Communications Minister Pat Rabbitte has sent New Era into RTE to investigate if the State broadcaster can be run more efficiently after it reported a €65m deficit last year.
"I've asked them to go into RTE post-restructuring and post-staff reductions to examine whether there are additional efficiencies and to report back to me," he told the Sunday Independent.
"There is no constraint on them. If they think that part of the RTE campus should be sold to UCD, let them recommend it and we'll see.
"I think that they have 500 workers less than when the crisis started. They were the first of the semi-states to take a pay reduction.
"They have dealt with a number of matters in the restructuring, but I would like to have an independent source of competent and expert advice to say that RTE is working to optimum efficiency or that we think there are still efficiencies that ought to be enforced."
RTE last month announced a €65.2m deficit for 2012, though this was primarily due to a one-off €46m restructuring charge. The broadcaster has indicated that it expects to break even this year.
"Although the restructuring has contributed to the deficit for 2012, I remain confident, notwithstanding a very difficult market environment, that the changes we have implemented have stabilised the financial base of the organisation," RTE boss Noel Curran said last month.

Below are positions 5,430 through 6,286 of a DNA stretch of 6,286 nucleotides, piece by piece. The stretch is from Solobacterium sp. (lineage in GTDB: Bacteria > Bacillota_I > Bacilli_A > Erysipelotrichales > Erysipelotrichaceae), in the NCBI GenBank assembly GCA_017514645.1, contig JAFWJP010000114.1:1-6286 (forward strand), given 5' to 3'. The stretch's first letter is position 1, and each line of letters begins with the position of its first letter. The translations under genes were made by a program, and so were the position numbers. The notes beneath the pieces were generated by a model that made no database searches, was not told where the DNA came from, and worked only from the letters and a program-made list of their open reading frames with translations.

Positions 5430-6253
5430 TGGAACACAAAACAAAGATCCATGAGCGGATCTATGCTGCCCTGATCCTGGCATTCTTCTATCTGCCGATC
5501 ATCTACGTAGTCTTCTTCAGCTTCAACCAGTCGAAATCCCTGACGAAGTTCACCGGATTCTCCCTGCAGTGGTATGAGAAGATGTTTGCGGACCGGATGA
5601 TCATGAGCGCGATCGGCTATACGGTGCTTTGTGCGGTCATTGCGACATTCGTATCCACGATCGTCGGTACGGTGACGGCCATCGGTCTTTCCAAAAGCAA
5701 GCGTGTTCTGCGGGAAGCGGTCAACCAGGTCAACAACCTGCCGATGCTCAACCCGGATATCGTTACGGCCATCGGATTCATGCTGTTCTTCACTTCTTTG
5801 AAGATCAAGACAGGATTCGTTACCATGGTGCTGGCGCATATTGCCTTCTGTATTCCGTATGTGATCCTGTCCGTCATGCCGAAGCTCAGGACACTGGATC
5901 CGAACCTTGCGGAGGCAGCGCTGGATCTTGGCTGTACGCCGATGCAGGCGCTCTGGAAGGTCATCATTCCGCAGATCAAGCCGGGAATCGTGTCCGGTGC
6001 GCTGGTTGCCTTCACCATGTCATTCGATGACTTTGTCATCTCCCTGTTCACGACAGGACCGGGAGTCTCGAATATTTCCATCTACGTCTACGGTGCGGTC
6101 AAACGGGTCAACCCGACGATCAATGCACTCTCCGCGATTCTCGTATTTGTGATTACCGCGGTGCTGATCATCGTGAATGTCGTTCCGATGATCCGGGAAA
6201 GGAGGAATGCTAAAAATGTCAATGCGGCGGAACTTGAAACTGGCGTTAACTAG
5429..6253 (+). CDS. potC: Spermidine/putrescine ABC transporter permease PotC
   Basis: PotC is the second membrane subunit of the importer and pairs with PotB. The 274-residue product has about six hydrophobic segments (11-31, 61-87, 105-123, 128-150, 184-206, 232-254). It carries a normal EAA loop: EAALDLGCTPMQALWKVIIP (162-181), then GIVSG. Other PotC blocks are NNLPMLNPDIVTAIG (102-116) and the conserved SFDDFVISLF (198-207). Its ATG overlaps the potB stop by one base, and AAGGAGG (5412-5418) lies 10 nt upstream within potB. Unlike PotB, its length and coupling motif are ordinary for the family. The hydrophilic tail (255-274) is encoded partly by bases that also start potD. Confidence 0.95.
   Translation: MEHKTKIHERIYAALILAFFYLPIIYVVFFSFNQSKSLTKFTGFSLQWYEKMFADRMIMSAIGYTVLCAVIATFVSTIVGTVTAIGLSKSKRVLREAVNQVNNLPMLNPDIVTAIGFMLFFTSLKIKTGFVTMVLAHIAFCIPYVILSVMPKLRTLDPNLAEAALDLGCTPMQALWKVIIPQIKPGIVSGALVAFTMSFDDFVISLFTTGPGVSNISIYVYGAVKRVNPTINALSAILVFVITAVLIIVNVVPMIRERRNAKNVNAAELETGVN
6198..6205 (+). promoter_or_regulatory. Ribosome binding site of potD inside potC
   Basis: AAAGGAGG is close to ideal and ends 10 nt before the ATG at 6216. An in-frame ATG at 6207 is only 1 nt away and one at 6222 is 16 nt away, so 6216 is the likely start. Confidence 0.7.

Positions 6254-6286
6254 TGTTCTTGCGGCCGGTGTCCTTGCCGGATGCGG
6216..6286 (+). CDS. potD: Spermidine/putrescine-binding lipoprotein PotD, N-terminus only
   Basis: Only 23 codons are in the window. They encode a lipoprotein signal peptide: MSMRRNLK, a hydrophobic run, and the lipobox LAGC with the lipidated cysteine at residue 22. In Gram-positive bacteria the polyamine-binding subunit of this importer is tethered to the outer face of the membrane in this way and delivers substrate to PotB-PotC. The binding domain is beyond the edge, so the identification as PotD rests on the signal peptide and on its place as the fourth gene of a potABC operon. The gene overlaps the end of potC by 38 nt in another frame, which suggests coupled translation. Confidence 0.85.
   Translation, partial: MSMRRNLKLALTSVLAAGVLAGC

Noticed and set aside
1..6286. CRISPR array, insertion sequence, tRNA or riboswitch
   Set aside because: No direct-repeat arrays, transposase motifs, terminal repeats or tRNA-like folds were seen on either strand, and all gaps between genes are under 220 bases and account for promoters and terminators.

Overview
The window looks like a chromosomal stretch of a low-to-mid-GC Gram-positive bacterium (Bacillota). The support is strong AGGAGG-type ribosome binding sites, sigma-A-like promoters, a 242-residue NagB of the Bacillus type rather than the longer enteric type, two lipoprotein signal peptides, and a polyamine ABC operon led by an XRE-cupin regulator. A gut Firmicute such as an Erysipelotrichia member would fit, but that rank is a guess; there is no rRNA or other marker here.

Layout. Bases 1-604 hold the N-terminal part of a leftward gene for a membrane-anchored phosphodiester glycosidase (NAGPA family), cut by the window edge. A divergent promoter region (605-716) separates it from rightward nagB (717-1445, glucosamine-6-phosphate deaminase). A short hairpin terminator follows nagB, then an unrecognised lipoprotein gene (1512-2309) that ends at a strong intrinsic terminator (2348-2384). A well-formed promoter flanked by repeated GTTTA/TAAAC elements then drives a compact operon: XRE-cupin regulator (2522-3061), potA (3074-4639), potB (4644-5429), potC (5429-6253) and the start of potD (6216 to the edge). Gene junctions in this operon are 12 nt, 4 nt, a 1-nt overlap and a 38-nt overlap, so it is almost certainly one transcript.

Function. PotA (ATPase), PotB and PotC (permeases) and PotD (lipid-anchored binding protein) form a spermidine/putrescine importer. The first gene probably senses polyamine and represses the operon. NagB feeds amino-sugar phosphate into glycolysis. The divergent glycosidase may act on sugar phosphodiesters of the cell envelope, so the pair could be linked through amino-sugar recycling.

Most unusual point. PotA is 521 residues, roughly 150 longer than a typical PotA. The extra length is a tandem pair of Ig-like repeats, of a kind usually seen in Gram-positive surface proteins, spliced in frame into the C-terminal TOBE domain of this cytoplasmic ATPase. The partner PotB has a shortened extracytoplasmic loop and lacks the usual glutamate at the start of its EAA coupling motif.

New Era is set to report to the minister "well before the end of the year".
The State body has also been asked by Mr Rabbitte, whose portfolio also includes responsibility for energy and natural resources, to examine other issues with semi-states.
While other government departments have been plodding along over the balmy summer, Mr Rabbitte's team has been enormously active, developing key initiatives and new projects.
Having absorbed the initial report on the proposed merger of Coillte and Bord na Mona, Mr Rabbitte tasked New Era to do a "more granular" examination of the two semi-states and investigate if a merger would work.
It was suggested that Coillte and Bord na Mona would merge to create a State bio-energy company, but this appears less clear-cut than had been initially thought.
Mr Rabbitte's department is also motoring on the development of the framework to export renewable energy to Britain.
Despite huge activity in the midlands with wind farm developers optioning swathes of land for new installations, the department has yet to finalise the planning regime for this new industry.
This is expected in coming months, paving the way for power to be exported in the next five years.
Squeezing more money out of the semi-state companies is also being examined. After the €100m raid on them in last year's Budget, Mr Rabbitte is preparing a more consistent way of getting the semi-states to hike dividend payments to the State. "Arbitrary raids on commercial semi-state companies is not good policy," he said.
The department is also preparing to bring the long-awaited postcode proposal to government next month.
As the ding-dong battle with the Government and the Troika continues over further austerity, Mr Rabbitte is opposing moves to cut the deficit by more than the initial targets.
"In terms of the Budget, I think that the promissory note restructuring does afford us some flexibility, but there is no avoiding the necessity of cutting the deficit," he said.
"The proposition that we are supposed to go further than the 5.1 per cent target – I find it difficult to be persuaded that we should go beyond that."